The Works of the English Poets: With Prefaces, Biographical and Critical, Volume 49, Page 2

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Page 248 - How sleep the brave, who sink to rest, By all their country's wishes blest ! When Spring, with dewy fingers cold, Returns to deck their hallowed mould, She there shall dress a sweeter sod Than Fancy's feet have ever trod. By fairy hands their knell is rung ; By forms unseen their dirge is sung : There Honour comes, a pilgrim gray, To bless the turf that wraps their clay ; And Freedom shall awhile repair, To dwell a weeping hermit there ! TO MERCY.
Page 286 - Ye mute companions of my toils, that bear In all my griefs a more than equal...
Page 247 - Of rude access, of prospect wild, Where, tangled round the jealous steep, Strange shades o'erbrow the valleys deep, And holy genii guard the rock, Its glooms embrown, its springs unlock, While on its rich ambitious head An Eden, like his own, lies spread...
Page 259 - midst its dreary dells, Whose walls more awful nod By thy religious gleams. Or if chill blustering winds, or driving rain, Prevent my willing feet, be mine the hut, That from the mountain's side, Views wilds, and swelling floods, And hamlets brown, and dim-discover'd spires, And hears their simple bell, and marks o'er all Thy dewy fingers draw The gradual dusky veil.
Page 231 - Schiraz' walls I bent my way !" Curst be the gold and silver which persuade Weak men to follow far fatiguing trade ! The lily peace outshines the silver store, And life is dearer than the golden ore: Yet money tempts us o'er the desert brown, To every distant mart and wealthy town.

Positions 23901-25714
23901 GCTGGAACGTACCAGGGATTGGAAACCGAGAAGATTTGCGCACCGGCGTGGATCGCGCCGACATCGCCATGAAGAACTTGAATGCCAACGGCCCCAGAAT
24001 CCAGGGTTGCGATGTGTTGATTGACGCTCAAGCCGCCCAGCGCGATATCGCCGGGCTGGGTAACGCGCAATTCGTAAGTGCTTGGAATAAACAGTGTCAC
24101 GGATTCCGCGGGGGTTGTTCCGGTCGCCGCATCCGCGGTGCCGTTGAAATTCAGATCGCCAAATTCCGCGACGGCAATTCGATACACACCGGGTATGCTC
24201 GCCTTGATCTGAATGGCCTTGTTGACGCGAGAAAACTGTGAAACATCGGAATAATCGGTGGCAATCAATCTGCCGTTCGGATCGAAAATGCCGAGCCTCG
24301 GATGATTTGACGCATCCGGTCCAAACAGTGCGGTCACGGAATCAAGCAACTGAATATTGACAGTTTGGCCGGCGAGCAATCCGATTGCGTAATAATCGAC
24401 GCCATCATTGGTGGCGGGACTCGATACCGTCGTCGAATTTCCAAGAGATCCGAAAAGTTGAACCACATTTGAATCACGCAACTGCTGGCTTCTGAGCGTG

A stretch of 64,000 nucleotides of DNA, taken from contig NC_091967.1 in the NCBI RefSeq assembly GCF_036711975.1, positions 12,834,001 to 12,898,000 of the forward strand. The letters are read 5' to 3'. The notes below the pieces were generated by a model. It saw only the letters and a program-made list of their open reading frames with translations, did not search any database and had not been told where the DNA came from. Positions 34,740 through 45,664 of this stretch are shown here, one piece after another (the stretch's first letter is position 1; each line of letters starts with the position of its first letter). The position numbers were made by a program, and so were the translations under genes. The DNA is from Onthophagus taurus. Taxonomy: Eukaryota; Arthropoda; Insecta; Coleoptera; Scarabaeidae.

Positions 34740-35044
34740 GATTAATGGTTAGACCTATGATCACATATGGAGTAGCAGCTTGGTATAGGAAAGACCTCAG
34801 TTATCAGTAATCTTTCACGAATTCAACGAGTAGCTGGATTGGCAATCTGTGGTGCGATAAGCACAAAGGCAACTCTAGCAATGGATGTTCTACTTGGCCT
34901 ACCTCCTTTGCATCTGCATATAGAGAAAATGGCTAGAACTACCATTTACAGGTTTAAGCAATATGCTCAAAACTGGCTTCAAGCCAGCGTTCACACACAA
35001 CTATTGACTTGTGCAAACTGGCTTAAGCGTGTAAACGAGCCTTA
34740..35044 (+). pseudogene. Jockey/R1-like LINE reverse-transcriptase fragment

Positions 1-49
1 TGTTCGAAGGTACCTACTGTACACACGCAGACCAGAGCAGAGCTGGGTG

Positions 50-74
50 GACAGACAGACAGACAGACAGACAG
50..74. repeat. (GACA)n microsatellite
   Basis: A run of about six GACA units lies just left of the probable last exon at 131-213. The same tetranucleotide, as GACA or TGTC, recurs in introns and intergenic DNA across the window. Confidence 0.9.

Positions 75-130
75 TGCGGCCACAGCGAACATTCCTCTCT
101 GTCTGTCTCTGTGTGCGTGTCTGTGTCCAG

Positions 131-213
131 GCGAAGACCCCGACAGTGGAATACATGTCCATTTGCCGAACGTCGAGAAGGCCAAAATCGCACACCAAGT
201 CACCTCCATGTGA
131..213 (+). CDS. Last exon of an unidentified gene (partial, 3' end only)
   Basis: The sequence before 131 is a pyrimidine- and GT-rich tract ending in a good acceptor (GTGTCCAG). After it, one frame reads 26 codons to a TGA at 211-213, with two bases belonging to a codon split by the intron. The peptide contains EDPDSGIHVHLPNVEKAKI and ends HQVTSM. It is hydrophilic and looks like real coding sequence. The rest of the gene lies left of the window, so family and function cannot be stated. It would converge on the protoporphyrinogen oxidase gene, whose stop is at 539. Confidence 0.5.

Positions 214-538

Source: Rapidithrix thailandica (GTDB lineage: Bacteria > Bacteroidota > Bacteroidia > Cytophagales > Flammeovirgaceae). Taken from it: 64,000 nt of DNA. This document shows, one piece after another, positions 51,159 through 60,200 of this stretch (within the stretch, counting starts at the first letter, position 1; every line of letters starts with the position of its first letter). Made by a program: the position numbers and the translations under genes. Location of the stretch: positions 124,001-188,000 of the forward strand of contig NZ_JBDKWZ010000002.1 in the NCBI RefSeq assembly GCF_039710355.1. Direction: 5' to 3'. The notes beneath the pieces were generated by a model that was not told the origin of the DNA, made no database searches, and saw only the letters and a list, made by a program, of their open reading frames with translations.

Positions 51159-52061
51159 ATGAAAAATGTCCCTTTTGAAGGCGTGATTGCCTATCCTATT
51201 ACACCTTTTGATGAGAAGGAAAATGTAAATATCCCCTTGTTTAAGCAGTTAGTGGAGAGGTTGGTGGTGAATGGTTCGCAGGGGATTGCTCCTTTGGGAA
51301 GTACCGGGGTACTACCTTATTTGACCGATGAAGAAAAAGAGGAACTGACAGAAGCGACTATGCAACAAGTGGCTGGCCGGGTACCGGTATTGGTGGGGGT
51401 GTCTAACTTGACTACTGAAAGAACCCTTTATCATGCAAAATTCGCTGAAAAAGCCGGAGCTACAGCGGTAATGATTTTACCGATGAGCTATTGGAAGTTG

Page 254 - Their triumphs to th' immortal string. How may the poet now unfold, What never tongue or numbers told ? How learn, delighted and...
Page 310 - Who slept in buds the day, And many a Nymph who wreathes her brows with sedge And sheds the freshening dew, and lovelier still The pensive Pleasures sweet Prepare thy shadowy car.
Page 274 - No withered witch shall here be seen; No goblins lead their nightly crew: The female fays shall haunt the green, And dress thy grave with pearly dew ! The redbreast oft, at evening hours, Shall kindly lend his little aid, With hoary moss, and gathered flowers, To deck the ground where thou art laid.
Page 267 - Love framed with Mirth a gay fantastic round : Loose were her tresses seen, her zone unbound; And he, amidst his frolic play, As if he would the charming air repay, Shook thousand odours from his dewy wings.
Page 176 - Father bends his eye On the least wing that flits along the sky. To him they sing when spring renews the plain, To him they cry, in winter's pinching reign ; Nor is their music nor their plaint in vain: He hears the gay, and the distressful call; And with unsparing bounty fills them all.

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